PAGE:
Ophelia, I hope I’ve demonstrated my bona fides in the Gamergate discussion. I think we all agree that GamerGate is almost entirely about the woman-hate.

    However, Kluwe is right in that there is a kernel of genuine concern about shoddy practices in games media out there. This has been hijacked by sexists and turned into a toxic swamp. Kluwe suggests those folks who want that discussion really need to rebrand and put clear water between themselves and the coterie of MRAs, harassers and fellow travellers raising Cain on the internet.

    I have some empathy for those who want that discussion about the media and had been wanting to have it long before Gamergate and the theatre of Full-Metal Misogyny. (Anyone remember the Jeff Gerstmann Gamespot affair? I do, vividly.) Some of those who want to tackle the media are friends: indie developers who have skin in the game and feel it is rigged. How, I wonder, can they drag themselves out of the toxic quagmire now that that GamerGate has tainted and warped everything that was genuine and honest about the debate on games media?

  3. MyaR says

    How, I wonder, can they drag themselves out of the toxic quagmire now that that GamerGate has tainted and warped everything that was genuine and honest about the debate on games media?

    Do the hard work. Write about the actual ethical issues, and never, ever mention gamergate, even to repudiate it, when talking about ethics in games journalism. Get their writing published, even if it’s on their own blog, promote it, develop a personal network dedicated to improving the status quo, and never, ever use gamergate. Be willing to publicly cut ties with ‘friends’ who turn out to be more interested in harassment than ethics.

    Also, look at the work Soraya Chemaly has done in constructing and critiquing effective hashtag campaigns, including the pitfalls. And just read everything she writes, because it’s good.

  4. Ysidro says


    I think they won’t have much of a problem disassociating with GamerGate when the ‘gaters are attacking people who actually ARE making statements about game journalism ethics. The ‘gaters NEVER talk about AAA gaming, just their few targets plus a lot of references to themselves.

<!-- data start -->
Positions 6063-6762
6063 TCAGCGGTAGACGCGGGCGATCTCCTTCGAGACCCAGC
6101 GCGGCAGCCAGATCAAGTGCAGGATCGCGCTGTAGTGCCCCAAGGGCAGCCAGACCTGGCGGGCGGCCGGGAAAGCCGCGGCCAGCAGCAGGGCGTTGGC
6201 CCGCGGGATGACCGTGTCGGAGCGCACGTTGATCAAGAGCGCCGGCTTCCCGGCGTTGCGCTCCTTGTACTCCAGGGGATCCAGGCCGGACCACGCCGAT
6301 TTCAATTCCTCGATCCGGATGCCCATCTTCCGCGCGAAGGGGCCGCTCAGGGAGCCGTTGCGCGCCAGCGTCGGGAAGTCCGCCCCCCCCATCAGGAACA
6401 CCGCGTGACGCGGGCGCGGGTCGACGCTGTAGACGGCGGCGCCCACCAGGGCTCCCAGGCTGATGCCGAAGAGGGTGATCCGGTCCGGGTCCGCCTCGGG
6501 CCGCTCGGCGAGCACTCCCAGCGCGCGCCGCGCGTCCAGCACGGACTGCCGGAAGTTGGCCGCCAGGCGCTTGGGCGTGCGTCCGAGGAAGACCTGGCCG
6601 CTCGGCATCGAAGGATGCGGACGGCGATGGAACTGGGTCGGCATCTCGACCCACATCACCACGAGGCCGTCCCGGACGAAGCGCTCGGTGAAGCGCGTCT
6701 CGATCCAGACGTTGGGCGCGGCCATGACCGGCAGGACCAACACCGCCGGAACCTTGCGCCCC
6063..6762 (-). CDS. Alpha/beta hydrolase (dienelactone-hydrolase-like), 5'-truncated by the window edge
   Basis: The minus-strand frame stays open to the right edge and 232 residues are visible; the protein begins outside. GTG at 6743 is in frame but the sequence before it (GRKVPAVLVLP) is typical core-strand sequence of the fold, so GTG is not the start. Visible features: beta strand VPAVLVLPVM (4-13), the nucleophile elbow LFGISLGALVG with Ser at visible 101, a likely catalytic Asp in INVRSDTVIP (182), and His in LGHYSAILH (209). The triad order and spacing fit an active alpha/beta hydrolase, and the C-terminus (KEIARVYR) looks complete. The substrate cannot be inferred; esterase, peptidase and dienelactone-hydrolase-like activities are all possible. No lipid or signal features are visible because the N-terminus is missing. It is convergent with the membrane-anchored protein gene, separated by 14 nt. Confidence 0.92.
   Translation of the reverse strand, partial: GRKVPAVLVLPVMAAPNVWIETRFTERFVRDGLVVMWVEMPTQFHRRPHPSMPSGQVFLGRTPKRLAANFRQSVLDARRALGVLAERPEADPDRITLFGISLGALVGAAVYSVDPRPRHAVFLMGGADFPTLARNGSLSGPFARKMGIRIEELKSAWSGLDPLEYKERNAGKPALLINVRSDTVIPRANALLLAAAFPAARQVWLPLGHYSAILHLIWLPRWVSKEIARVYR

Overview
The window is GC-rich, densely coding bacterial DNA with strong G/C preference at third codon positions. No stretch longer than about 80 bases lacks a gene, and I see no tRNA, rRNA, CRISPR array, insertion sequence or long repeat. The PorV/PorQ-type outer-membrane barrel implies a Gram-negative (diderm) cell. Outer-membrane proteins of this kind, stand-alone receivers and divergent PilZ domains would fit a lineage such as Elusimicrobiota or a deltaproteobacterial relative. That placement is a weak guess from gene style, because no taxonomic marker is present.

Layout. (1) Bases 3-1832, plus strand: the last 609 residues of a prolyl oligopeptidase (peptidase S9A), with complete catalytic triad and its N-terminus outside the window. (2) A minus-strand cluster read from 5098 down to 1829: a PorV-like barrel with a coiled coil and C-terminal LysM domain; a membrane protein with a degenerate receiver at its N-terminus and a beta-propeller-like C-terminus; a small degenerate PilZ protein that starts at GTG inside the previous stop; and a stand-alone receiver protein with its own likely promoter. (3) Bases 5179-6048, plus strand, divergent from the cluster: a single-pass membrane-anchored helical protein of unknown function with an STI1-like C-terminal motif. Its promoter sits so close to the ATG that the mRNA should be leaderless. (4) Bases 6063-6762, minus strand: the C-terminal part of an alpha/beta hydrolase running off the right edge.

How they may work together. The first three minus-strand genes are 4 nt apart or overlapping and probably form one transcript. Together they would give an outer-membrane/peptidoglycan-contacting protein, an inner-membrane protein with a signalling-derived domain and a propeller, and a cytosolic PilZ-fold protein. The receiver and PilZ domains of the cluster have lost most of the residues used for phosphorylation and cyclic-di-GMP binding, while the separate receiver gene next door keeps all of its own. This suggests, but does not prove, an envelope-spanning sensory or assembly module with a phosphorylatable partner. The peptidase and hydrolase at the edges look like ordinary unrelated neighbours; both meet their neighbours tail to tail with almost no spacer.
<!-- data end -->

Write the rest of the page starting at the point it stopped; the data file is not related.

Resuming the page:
Look at Jim Sterling. He does publicly criticize poor ethically decisions in games journalism. He’s only ever mentioned GamerGate to repudiate them.

    I don’t see what’s so hard about it? Don’t use their hastag, don’t attack random women involved in gaming, and actually talk about real issues in games journalism. What’s the problem?

  5. says

    How, I wonder, can they drag themselves out of the toxic quagmire

    Focus on critique of actions, not actors. The problem they have is that there’s hardly enough meat on those bones for a serious critique. One way to do it would be to map out any disparity between how certain reviewers rate certain games from certain publishers and how the public rates those games. That’d be meaty and revealing and there’s no need to point and call anyone “poo poo head” or bring personalities into it.

    From the beginning of the kerfluffle I have seen people asking repeatedly for substantive critique but it’s generally pretty nebulous. And, yes, it’s centered around vague accusations of cherry picking by Anita Sarkeesian — and whenever someone asks “which clip, specifically, do you feel she cherry picked and how was she wrong about its context?” the discussion suddenly dries up. It’s weird when you ask someone what the substance of their complaint is, and they can’t seem to remember anything but vague impressions, isn’t it?